The CMS ICD-10 Announcement: What It Means to Your Practice

The Lion and the Lamb - CMS and the AMA Collaborate on ICD-10 Concessions

First, the game-changing announcement below means that a sigh of relief is in order. Some of the anxiety surrounding potential financial disaster should be abated. CMS announced:

“Medicare review contractors [MACs and RACs] will not deny physician or other practitioner claims billed under the Part B physician fee schedule through either automated medical review or complex medical record review based solely on the specificity of the ICD-10 diagnosis code as long as the physician/practitioner used a valid code from the right family.” (see FAQ2 below)

Second, we think it means that the sword rattling coming from the AMA and other individuals should subside. The fact that the CMS changes are based on recommendations from the AMA, which has been adamantly opposed to the ICD-10 mandate for years, is no less unexpected than the lion laying down with the lamb.

Regardless of the changes, the AMA’s previous assertion that ICD-10 “will create significant burdens on the practice of medicine with no direct benefit to individual patients’ care” still stands. The transition is inevitable, in my mind, but the changes will lessen the burden on physicians.

In the announcement from CMS, the clarification was made that

“In accordance with the coming transition, the Medicare claims processing systems will not have the capability to accept ICD-9 codes for dates of services after September 30, 2015, nor will they be able to accept claims for both ICD-9 and ICD-10 codes.”

Third, CMS will name a CMS ICD-10 Ombudsman to triage and answer questions about the submission of claims. The ICD-10 Ombudsman will be located at CMS’s ICD-10 Coordination Center.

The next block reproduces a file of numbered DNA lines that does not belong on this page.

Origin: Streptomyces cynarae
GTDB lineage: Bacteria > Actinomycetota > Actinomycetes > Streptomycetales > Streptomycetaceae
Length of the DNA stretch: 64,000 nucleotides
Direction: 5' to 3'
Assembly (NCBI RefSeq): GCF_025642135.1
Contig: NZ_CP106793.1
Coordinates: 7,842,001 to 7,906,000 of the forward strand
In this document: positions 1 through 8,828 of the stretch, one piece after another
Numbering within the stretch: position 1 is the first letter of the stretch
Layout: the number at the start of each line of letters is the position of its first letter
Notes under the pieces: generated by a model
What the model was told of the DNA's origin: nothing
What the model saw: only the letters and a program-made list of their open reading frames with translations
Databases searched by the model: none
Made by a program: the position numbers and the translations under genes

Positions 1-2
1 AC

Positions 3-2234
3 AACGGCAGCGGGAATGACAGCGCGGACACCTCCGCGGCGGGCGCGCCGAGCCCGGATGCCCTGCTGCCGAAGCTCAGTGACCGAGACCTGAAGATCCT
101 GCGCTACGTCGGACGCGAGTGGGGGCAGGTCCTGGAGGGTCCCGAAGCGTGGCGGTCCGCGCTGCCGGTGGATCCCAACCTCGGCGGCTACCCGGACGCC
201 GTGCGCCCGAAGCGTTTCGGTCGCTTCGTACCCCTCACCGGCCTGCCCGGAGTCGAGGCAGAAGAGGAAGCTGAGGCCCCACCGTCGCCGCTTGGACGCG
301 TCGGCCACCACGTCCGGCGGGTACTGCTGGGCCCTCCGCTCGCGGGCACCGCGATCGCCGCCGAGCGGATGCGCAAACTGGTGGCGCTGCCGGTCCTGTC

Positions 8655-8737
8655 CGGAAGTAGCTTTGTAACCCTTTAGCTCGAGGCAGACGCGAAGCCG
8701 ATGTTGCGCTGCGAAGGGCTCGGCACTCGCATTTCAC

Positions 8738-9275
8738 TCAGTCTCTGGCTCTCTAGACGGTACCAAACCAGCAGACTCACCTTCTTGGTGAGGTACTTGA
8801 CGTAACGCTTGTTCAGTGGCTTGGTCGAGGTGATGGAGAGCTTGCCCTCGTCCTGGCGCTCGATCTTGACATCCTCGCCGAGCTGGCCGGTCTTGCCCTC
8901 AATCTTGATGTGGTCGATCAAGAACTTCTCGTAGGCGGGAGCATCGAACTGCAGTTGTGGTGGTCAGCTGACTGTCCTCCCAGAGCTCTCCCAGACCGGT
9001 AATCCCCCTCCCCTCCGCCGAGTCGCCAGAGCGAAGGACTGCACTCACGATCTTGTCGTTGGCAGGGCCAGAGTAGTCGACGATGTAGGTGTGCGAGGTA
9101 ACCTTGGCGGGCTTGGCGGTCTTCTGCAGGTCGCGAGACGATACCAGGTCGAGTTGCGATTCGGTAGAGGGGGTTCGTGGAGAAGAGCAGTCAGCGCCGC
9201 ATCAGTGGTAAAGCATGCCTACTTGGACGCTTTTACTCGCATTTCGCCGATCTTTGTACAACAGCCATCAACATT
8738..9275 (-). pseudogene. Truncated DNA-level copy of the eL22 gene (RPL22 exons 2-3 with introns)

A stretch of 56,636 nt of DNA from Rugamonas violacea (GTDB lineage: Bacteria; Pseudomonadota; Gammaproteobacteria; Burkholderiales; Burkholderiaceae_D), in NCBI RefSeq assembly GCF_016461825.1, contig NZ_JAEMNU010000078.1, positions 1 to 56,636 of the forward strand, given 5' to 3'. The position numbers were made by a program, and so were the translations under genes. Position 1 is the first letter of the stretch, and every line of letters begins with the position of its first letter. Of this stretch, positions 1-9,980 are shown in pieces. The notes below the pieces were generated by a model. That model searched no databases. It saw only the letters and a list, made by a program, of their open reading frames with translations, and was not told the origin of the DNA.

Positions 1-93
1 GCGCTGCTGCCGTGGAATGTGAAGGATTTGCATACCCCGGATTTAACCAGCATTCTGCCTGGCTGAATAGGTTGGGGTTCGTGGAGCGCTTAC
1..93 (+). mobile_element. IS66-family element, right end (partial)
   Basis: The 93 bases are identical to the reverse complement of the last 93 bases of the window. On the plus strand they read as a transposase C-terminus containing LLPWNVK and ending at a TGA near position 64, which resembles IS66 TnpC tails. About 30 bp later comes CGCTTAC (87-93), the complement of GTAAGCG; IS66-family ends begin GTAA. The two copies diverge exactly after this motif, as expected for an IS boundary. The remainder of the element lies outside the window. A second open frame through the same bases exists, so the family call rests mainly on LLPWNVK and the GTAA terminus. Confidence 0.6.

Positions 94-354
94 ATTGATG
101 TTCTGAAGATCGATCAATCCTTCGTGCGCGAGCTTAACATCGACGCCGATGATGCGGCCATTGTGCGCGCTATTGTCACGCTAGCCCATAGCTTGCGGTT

Also, mark your calendars! CMS will have a provider call on August 27th to discuss these changes.

See the answers below provided by CMS in their new FAQs published this week.

Q1. What if I run into a problem with the transition to ICD-10 on or after October 1st 2015?

A1. CMS understands that moving to ICD-10 is bringing significant changes to the provider community. CMS will set up a communication and collaboration center for monitoring the implementation of ICD-10. This center will quickly identify and initiate resolution of issues that arise as a result of the transition to ICD-10. As part of the center, CMS will have an ICD-10 Ombudsman to help receive and triage physician and provider issues. The Ombudsman will work closely with representatives in CMS’s regional offices to address physicians’ concerns. As we get closer to the October 1, 2015, compliance date, CMS will issue guidance about how to submit issues to the Ombudsman.

Q2. What happens if I use the wrong ICD-10 code, will my claim be denied?